It is hard to say no when you are hungry for work. Writers are always hungry for work and therefore we are prone to jumping into deals that might not be the best in the long run. We’re afraid that if we say no we may never get another offer again. Once I had an editor act indignant when I said that a point on a book contract was a deal breaker for me. “Most writers are grateful for the work,” he said.
Last week I was contacted by an enthusiastic agent who was interested in representing a new novel I am shopping. He said he was a fan of my work, said lots of complimentary things about it and gave the impression that he saw it as a potential best seller. We were not long into the conversation, though, before it became clear to me that the partnership wasn’t going to work well.
He felt that to have a shot at selling well a book had to give the audience what it wants which means to follow a particular narrative structure that American audiences have come to expect. It is the only narrative that is satisfying and the only one which has a shot of generating the word of mouth that leads to book sales. He went on to suggest I rewrite the book so it more closely followed a particular path and he went on to describe the plot of every romantic comedy ever made. To be clear, I am open to notes and suggestions. I have nothing against a great new take on an old story. The only problem was that my particular novel actually made fun of the very romantic comedy convention he was hoping I’d adopt. I wasn’t sure how I could reconcile those two aspects in this one novel. I would have to give a lot of thought to what kind of story I wanted to tell and what my goals were for it.
In the end, the reason I felt I had to say no to this partnership had less to do with the particular revisions he suggested, but that I didn’t feel there was enough give and take. I always have felt listened to with the agent who has represented my most recent non-fiction projects. Anyone I worked with would have to be open to my point of view and willing to admit that there is a subjective element in publishing and a blind luck element as well. No one can guarantee they can turn your book into a Twilight or Davinci Code. You can do everything that the experts say should be a smash hit but that doesn’t mean it will be. The flip side of that is that doing the so-called wrong thing sometimes works.
If there is one thing that I have learned in the years I have been writing and publishing books it is that the very thing that one editor is certain makes your book unmarketable is the very thing that will excite a different editor. Sometimes the changes I made to satisfy a particular agent or editor are the very things that get criticized in reviews. The same is true with published books– every negative note I read in reviews is contrasted by a glowing review by someone else for the exact same writing choice. This doesn’t mean feedback is useless or that you shouldn’t listen to what readers have to say. What it means is that y0u have to learn how to listen to what they have to say and to have an internal compass that tells you whether a criticism is one you should take to heart and when it is simply not someone’s taste. The other thing I have come to understand about editorial notes, especially on fiction, is that the person’s objection may be based on a real shortcoming, but the way to fix it might be different from what the reader is suggesting. For example, they might say, “I don’t like what you did with this character in the third act.” When you think about what the problem is, it might not be the plot point at all but that you didn’t set up the situation in the right way or elaborate enough on a particular aspect of the character to make the actions make sense.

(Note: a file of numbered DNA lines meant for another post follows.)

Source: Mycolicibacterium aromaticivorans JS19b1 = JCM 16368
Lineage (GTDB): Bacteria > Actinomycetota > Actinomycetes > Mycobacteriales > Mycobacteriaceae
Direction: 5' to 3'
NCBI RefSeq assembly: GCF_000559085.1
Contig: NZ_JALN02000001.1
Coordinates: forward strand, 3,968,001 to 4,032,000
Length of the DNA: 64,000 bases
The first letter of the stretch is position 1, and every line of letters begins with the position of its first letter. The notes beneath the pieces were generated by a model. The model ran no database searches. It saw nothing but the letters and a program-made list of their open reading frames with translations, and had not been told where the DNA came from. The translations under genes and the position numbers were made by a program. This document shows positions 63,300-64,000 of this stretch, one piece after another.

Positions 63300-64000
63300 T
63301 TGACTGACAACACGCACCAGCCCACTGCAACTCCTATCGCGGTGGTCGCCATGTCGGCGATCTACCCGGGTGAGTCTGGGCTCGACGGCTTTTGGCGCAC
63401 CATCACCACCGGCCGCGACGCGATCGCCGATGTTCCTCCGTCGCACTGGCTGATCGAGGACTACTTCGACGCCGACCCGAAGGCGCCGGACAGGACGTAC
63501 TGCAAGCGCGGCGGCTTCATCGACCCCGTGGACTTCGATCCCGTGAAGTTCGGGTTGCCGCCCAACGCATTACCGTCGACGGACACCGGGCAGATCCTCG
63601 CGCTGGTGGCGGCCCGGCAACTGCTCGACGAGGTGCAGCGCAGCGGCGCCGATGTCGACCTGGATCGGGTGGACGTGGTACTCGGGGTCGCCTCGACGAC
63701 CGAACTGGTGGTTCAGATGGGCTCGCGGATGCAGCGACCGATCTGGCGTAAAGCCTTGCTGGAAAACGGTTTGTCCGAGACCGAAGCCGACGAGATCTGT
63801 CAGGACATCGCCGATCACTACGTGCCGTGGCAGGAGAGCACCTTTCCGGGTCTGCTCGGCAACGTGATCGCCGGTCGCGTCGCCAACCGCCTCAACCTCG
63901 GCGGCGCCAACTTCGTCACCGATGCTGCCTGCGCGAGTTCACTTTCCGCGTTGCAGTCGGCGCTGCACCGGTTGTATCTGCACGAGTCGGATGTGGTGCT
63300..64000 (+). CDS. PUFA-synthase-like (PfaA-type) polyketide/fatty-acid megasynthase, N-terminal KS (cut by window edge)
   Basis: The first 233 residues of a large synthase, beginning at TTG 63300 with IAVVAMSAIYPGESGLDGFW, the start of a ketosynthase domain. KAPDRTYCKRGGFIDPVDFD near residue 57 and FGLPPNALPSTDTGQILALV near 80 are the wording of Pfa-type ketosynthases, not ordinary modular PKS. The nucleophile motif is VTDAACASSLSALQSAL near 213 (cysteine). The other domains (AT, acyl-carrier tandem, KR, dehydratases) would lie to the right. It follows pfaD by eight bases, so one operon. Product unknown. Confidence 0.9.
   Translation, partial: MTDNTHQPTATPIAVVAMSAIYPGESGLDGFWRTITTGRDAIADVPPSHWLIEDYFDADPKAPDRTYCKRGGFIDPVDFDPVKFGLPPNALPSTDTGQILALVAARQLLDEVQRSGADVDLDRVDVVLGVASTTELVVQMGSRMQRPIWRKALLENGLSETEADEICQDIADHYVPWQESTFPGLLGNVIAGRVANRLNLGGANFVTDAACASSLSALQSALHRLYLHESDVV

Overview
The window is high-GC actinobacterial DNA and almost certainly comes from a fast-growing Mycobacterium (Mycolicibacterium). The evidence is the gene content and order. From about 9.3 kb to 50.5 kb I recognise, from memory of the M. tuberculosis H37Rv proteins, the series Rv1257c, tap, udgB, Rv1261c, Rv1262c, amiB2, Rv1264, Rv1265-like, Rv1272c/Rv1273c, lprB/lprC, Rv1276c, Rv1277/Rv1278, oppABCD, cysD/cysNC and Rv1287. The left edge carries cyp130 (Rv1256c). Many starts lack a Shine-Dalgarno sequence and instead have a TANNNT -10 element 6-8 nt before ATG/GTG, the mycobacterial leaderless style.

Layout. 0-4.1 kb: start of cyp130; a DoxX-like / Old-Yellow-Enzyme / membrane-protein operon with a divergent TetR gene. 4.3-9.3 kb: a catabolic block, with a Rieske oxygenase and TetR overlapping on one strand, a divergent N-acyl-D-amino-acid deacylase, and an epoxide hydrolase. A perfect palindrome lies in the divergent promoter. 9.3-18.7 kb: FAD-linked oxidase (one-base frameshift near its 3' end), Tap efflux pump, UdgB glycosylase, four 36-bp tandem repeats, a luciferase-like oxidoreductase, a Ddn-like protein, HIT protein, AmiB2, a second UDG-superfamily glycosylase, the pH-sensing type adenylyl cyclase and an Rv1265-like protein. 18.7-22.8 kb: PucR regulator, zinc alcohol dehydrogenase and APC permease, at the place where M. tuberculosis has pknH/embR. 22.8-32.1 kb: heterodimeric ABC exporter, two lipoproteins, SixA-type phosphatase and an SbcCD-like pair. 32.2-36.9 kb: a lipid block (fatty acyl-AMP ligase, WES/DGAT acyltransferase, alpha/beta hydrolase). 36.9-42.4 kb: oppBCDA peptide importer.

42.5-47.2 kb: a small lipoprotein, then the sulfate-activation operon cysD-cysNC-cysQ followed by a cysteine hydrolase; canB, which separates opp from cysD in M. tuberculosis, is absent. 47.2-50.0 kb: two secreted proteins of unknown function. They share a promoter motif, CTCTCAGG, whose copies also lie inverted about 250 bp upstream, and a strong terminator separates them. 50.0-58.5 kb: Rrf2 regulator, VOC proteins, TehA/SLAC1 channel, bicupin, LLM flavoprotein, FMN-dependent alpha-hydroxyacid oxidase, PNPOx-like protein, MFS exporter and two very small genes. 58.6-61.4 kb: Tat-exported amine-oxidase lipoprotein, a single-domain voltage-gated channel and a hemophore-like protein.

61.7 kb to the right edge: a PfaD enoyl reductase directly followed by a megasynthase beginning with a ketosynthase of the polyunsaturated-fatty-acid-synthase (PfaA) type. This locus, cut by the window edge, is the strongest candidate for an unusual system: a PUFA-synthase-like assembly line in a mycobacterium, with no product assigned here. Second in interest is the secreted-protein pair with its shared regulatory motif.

Of course, I have been thinking about this ever since it happened– wondering if I did the right thing, wondering how much of this agent’s point of view is worth exploring and how much I need to follow my own compass.
Today I got to thinking about Seinfeld. It was just about the most popular sitcom in history. The writing staff’s motto was “no hugging, no learning.” Most every other sitcom on the air had a predictable formula. The (dead?) blog Dead Comedian’s Society put it this way: “One of the first rules of story-telling is character development. In every story the characters must change and be affected by the events of the story. If they do not change the story feels fake, and more importantly, it is boring. This principle applies to all forms of media from books to movies to television. Thankfully, nobody ever told that to Larry David.”
I’m sure people did tell that to Larry David. They must have said his idea could never work and if it did it would only attract a fringe audience of hipsters. Writing a “no hugging, no learning” television comedy absolutely can’t work– until it does. A lot of things can’t possibly work– until they do. Then people follow that path trying to write “Seinfeld-like” comedies because conventional wisdom has it that that is what sells.
I did not say any of this to the agent, of course, this is all Treppenwitz. Here is some more: At one point the agent asked me, in a somewhat sarcastic tone, “Do you think you’re (name of famous literary artsy writer)?” I mumbled something about what kind of writer I think I am. I wish I had sat up a big straighter and said, “No, I think I’m Laura Lee.”